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Potential Fetal Anomalies

Posted by Dr Mike O'Connor on 3 March 2013

Potential Fetal Anomalies missed at the 19 week ultrasound

Fetal anomaly scans at about 19 weeks of gestation are often thought by patients to exclude all major fetal anomalies. However this is not the case: for example it has been noted that up to 50% of congenital heart malformations are missed (RADIUS Study) in this way. Another example of this was a Dutch study of over 5,000 patients scanned between 16 and 24 weeks. Those skilled sonologists and sonographers   missed 10 major and 42 minor congenital heart malformations on the basis of a normal 4 chamber view of the fetal heart. Only 7 fetuses had an abnormal 4 chamber view and of those only 2 had congenital heart disease.

Hydrocephaly often does not become apparent until 16 to 18 postmenstrual weeks or later. If one were to rely on a morphology scan to identify Down syndrome then 50% would be missed.
Specific serious anomalies which may be missed include:

  • Hypo-plastic left heart syndrome
  • neuronal migration disorders such as cortical dysplasia: a cause of intractable epilepsy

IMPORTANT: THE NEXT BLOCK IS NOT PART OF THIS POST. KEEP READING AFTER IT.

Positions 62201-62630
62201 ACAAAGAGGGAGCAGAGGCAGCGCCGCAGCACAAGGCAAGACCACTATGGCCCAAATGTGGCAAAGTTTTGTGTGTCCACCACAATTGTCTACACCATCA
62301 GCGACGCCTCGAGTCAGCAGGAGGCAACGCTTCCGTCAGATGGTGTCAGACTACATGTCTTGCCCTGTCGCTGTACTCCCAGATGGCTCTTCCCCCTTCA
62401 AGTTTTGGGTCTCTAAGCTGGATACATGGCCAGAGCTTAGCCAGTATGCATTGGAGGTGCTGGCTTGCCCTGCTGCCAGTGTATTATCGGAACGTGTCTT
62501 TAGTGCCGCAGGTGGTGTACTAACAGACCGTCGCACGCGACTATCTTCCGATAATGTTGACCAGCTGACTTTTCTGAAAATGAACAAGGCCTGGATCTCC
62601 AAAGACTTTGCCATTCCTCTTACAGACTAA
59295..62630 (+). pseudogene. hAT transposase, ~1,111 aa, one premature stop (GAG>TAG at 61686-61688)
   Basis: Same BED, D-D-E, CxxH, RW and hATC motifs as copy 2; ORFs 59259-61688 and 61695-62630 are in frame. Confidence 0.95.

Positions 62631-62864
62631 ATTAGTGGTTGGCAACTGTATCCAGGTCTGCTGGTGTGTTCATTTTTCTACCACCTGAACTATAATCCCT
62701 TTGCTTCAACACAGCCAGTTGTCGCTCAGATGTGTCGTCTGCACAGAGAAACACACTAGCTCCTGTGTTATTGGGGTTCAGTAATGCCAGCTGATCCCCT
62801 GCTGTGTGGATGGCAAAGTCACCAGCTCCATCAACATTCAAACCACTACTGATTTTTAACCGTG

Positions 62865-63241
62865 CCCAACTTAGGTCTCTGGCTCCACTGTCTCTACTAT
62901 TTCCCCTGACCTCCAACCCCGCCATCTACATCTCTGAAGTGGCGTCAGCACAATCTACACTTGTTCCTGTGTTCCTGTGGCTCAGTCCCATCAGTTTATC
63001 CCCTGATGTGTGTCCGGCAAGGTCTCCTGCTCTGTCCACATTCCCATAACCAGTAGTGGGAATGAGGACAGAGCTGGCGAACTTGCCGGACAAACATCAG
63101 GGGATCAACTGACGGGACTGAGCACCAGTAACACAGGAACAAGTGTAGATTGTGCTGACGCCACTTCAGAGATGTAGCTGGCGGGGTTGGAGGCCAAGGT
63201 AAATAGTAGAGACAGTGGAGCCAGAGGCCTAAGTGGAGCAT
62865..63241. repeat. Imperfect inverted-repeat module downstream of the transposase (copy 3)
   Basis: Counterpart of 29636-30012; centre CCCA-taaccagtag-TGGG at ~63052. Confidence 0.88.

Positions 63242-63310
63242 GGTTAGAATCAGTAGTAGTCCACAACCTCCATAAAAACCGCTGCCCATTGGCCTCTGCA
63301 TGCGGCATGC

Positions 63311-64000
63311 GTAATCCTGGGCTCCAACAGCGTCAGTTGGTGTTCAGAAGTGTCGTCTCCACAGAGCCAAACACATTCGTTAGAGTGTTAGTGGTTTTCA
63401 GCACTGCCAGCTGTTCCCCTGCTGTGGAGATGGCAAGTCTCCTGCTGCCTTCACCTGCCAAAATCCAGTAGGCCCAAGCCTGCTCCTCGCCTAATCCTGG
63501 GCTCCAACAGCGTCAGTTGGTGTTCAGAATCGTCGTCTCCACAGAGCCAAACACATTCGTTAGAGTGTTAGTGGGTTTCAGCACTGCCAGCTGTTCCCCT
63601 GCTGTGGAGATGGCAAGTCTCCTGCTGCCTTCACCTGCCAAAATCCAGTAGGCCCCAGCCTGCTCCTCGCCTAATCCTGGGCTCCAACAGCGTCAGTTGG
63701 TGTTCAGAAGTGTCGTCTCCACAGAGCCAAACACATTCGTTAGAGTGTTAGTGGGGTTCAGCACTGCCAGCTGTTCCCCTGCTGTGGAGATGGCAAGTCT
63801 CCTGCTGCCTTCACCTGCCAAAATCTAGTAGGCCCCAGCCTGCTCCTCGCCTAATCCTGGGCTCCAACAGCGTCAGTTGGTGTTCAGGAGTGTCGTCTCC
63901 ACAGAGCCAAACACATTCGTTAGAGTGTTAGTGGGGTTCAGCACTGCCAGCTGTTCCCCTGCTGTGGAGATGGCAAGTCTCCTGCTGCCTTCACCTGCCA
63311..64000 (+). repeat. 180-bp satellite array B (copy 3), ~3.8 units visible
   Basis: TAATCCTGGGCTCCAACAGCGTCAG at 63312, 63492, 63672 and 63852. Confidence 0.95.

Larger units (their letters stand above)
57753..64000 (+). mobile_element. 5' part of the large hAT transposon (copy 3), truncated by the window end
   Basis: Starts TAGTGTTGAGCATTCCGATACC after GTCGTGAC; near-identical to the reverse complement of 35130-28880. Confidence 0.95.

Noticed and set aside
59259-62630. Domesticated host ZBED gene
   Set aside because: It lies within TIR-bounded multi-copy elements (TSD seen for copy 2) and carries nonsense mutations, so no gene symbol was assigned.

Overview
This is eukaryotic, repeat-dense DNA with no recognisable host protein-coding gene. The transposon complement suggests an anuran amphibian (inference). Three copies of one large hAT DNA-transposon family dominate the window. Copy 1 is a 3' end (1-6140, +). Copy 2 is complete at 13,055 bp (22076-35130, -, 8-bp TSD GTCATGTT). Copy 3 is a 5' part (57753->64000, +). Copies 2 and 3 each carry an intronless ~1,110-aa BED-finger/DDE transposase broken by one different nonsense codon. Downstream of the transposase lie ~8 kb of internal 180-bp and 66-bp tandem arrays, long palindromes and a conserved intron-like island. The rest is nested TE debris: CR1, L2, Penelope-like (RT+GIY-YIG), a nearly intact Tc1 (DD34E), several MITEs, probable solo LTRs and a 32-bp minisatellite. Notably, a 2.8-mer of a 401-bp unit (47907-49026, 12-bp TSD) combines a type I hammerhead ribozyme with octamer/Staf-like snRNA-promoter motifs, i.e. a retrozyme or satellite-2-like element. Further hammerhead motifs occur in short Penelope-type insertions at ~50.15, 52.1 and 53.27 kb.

• hydrocephaly caused by such problems as aqueduct stenosis, Dandy Walker syndrome, absent corpus callosum

Some interest is focussed presently on the demonstration of intracranial translucency (which is found parallel with nuchal translucency). Its absence may suggest open spina bifida because of commonly associated changes in the fourth ventricle (Arnold Chiari malformation)

Author:Dr Mike O'Connor
About: Dr Mike O'Connor is an obstetrician and gynaecologist based at Kogarah in Sydney's southern suburbs. Dr O'Connor is the current Chairman of the Medical Advisory Committee at St George Private hospital. He also has a Masters in Health Law and is a Fellow of the Australasian College of Legal Medicine and acts as an expert witness in medico legal issues.
Tags:Ultrasound

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